In one study Wood interviewed recovering addicts in 12-step programs to understand what made some of them more successful. It was not, she found, that they were simply better at wrestling with the temptation to drink; rather, they had built up good habits — of avoiding situations where they used to drink, and of maintaining frequent contact with a sponsor — that helped them largely avoid having to deal with temptations in the first place. “They made these things into automated behaviors,” Wood says, “and they relied on these just like people who are addicted rely on their own habits.”

In another study published in the journal Appetite, Wood, Pei-Ying Lin, and John Monterosso came up with a simple experiment to test the development and persistence of a single good habit. They created a computer game that trained people to choose carrots as a snack. Even after the game had ended, they found that their subjects continued to choose carrots even when chocolates were also offered. “What they seemed to do was essentially just ignore the M&M’s when they became available and just keep acting out of habit,” Wood says. “If you have a habit of reaching for carrots, then that’s what you tend to do instead of thinking of what else you might want.”

Wood and her colleagues are currently working to publish follow-up studies that look at things like what helps us persist in a habit once it’s initially formed. “What we find is that people whose habits persist even when they don’t want them to are people who have very strong habit associations between contexts and responses,” Wood explains. When people have such strong associations, their ingrained response is often triggered so quickly it leaves them little opportunity to deliberate about whether they really want to do it. “So they tend to repeat past responses again,” she says.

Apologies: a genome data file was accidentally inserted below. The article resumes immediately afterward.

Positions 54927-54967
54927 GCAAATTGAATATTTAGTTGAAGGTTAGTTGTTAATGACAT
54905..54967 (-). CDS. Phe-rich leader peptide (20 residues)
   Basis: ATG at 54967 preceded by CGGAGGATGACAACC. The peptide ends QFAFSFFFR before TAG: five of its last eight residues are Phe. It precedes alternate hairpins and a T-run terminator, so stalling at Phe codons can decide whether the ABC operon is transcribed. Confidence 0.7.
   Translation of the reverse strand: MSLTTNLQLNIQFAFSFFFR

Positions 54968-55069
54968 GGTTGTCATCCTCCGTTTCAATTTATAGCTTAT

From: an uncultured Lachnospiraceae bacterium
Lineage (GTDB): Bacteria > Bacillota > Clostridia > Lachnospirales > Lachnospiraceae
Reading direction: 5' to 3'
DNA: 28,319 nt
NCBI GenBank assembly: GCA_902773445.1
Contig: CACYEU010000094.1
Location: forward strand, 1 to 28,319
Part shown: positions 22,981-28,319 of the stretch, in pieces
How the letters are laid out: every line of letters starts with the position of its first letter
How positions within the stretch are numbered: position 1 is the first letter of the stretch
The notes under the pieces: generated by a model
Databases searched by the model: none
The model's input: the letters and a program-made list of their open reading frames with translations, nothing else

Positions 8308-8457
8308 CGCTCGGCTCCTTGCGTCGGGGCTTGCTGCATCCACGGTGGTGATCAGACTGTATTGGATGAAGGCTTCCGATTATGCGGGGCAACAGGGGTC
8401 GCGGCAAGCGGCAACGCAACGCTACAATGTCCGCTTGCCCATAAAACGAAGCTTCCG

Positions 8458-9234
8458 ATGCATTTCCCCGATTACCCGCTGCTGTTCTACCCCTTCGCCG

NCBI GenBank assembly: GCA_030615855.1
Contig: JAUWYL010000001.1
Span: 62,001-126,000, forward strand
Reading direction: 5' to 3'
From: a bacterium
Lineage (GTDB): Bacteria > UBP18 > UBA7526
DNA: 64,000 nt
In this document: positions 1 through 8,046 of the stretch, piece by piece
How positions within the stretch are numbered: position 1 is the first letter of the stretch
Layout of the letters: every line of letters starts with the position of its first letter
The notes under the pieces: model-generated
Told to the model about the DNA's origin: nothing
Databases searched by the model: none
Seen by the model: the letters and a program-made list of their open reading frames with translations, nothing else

In another set of studies, Wood’s team is trying to understand the interplay between habit and mimicry. “Humans are big mimickers of each other, and with good reason. People like others who mimic. It smooths interactions and adds to social cohesion,” Wood says. “But part of the challenge is that the people around you are not always doing things that are good for you.” People with strongly formed habits are less likely to let the behavior of others affect their own behavior, she has found. “Healthy habits, once you form them, decrease the impact of unhealthy behaviors of people around you,” Wood says.


Wood likes to blame the Puritans’ religiosity for at least some of Americans’ moralistic fixation on self-control as being the thing that’s lacking when we fall short of our goals. A more contemporary gloss might emphasize the need for mindfulness and deliberateness in all that we do. But such a view may merely set us up for failure — self-control and mindfulness are great, but they’re also costly. “It’s kind of a kind of a hard sell outside of my discipline because of the strong social norms that have developed in our culture about self-control,” Wood says. “But we don’t have to actively exert self-control in order to achieve our goals.”


Learn more about Wendy Wood’s research on habits — and read Lin, Wood, and Monterosso’s paper on training people to choose carrots over M&Ms.